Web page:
However, the effects of heavy drinking catch up with him later in the evening, when he is out of money but is not drunk enough to forget his problems.
The Theme of Escape in James Joyce’s Dubliners In James Joyce’s Dubliners, the theme of escape tends to be a trend when characters are faced with critical decisions.
Perhaps as a result of Joyce’s own concern and questions about love, many Stephen Dedalus, as a largely autobiographical figure for Joyce, has trouble with the definition of love.
His friend Cranly asks him if he has ever felt love, and Stephen remarks that he "tried to love God" although he thinks that he had failed.
They clearly represent Joyce’s views on people’s discontent with Ireland. This illustrates the theme of escape by showing her dissatisfaction with her life in Ireland. Eveline is compelled by her responsibility of taking care of her father.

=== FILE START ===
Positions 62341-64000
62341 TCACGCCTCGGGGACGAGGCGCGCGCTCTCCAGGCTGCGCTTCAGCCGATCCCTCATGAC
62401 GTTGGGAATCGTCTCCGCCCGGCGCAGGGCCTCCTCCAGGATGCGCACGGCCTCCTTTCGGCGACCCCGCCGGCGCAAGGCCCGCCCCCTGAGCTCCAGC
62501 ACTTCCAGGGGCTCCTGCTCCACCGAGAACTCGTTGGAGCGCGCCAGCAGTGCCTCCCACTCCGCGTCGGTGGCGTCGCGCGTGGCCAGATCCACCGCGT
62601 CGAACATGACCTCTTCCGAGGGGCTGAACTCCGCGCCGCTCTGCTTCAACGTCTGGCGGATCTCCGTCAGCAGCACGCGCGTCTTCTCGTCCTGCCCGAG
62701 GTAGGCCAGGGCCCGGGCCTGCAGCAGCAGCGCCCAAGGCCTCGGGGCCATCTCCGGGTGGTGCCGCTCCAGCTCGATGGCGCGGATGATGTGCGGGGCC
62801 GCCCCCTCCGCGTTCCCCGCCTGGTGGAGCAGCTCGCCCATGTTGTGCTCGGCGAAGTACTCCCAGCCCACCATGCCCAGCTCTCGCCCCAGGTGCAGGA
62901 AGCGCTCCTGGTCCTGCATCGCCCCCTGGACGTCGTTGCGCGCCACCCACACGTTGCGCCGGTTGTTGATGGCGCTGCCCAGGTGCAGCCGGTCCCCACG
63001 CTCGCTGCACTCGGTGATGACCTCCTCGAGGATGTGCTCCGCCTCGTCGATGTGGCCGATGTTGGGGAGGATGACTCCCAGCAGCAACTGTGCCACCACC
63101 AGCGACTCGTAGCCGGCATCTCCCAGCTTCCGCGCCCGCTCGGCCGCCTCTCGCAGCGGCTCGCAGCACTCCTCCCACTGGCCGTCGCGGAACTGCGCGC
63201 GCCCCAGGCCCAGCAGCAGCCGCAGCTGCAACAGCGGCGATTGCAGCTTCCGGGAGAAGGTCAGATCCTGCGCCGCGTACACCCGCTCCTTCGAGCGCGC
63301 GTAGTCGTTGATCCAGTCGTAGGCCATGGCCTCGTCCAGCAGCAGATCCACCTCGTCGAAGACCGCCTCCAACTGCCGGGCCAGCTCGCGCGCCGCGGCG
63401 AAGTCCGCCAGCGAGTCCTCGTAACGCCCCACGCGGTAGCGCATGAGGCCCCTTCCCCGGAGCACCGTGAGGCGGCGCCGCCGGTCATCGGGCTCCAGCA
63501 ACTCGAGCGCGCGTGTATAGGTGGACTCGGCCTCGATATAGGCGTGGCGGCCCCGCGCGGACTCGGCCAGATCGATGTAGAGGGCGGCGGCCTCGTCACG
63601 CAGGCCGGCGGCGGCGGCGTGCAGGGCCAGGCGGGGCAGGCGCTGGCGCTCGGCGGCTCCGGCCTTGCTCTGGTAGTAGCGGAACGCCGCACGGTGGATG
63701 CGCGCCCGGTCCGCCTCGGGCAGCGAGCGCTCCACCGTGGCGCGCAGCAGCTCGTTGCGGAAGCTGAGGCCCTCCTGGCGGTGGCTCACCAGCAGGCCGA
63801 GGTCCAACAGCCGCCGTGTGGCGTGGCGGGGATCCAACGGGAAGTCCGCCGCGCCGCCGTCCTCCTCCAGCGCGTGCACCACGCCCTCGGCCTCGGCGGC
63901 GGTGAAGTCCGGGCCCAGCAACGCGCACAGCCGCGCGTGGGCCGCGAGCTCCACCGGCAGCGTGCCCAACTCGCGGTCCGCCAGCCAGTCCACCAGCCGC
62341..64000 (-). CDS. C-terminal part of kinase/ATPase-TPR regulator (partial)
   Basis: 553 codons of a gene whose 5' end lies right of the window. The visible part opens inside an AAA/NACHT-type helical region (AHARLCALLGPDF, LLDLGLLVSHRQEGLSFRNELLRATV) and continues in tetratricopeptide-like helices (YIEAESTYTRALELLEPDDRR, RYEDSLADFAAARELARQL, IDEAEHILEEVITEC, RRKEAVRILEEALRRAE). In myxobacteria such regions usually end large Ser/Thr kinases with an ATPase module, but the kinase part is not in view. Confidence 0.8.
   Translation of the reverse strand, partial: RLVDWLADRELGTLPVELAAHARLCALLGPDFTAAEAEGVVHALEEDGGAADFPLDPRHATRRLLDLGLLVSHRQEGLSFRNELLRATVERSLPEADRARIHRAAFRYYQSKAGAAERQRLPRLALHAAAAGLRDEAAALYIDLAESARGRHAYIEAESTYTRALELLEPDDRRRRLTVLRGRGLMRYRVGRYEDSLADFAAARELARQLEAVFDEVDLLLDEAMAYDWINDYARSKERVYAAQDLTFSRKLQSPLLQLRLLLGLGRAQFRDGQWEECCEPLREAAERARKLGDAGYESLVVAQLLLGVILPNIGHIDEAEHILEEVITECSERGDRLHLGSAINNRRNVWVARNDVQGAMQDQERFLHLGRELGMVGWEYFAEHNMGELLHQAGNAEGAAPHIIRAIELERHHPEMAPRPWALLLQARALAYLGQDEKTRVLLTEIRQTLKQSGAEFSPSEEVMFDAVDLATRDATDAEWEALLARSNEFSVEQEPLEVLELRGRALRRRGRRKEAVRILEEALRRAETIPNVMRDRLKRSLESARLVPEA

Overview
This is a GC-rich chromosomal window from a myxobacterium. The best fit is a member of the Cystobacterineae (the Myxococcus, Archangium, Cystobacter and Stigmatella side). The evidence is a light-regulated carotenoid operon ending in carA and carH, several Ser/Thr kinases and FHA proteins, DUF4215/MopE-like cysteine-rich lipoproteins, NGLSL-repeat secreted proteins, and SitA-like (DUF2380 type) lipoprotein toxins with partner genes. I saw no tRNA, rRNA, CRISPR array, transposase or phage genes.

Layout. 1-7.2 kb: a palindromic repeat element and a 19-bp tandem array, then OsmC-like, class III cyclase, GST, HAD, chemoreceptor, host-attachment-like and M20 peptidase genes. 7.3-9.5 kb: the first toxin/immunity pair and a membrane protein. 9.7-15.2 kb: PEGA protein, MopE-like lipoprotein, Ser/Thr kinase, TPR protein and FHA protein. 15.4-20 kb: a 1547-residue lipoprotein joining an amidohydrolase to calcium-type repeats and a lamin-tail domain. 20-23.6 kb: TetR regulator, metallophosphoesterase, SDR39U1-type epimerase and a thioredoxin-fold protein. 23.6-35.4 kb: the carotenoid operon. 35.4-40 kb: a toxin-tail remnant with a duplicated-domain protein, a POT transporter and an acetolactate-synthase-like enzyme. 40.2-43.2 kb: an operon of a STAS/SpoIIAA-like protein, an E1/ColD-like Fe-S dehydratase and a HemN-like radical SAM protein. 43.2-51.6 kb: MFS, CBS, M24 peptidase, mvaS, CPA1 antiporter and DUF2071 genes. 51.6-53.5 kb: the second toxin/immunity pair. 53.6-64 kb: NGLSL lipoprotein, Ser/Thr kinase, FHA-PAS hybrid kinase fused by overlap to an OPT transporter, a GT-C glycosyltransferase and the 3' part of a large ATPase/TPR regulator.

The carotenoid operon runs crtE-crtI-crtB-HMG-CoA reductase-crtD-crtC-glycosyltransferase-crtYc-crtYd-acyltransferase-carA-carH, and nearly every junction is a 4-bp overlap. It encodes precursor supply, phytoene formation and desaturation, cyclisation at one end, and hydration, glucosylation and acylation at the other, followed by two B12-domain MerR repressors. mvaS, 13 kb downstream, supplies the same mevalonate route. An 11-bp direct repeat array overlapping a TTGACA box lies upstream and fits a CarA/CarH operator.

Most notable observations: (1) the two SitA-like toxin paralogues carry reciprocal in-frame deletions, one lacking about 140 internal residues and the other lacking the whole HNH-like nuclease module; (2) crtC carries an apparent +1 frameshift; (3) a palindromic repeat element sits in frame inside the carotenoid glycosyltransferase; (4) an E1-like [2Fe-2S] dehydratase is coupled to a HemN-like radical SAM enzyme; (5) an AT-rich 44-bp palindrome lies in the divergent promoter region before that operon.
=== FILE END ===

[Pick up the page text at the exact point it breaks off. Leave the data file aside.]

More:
In the story “Eveline”, Joyce’s main character Eveline has ambitions to escaper her life in Ireland. She is reluctant due to a promise made to her mother to stay and take care of her family. In this story, the main antagonist is her father who is a shameful parent.If he cannot achieve this basic form of love, it is difficult to move on to the other forms (Lockett). His confusion about agape has halted his spiritual growth.Bloom’s agape is a bit more developed, he feeds the birds and later helps a blind man to cross the street.The clearest example of this theme is in "Counterparts," where the main character, Farrington, can think of nothing other than how to get drunk.He jeopardizes his career and spends all his money on alcohol, briefly feeling like an important man while telling stories to his friends in the bar.In the story “Counterparts”, the main character Farrington is irresponsibly leading his life to disaster.Farrington is a careless employee who neglects his work and disrespectful towards his supervisors. Alleyne began a tirade of abuse, saying that two letters were missing” (86,87).For the most part, men are brought down by their addiction to alcohol or their inability to control themselves when they are drunk.The effect on family members, particularly wives who suffer physical abuse at the hands of their drunken husbands, is a common element to many stories.Joyce’s novel presents a bleak and dark view of Ireland; his intentions by writing this novel are to illustrate people’s reasons to flee Ireland.In the stories “Eveline, “Counterparts”, and the “Dead”, characters are faced with autonomous decisions that shape their lives.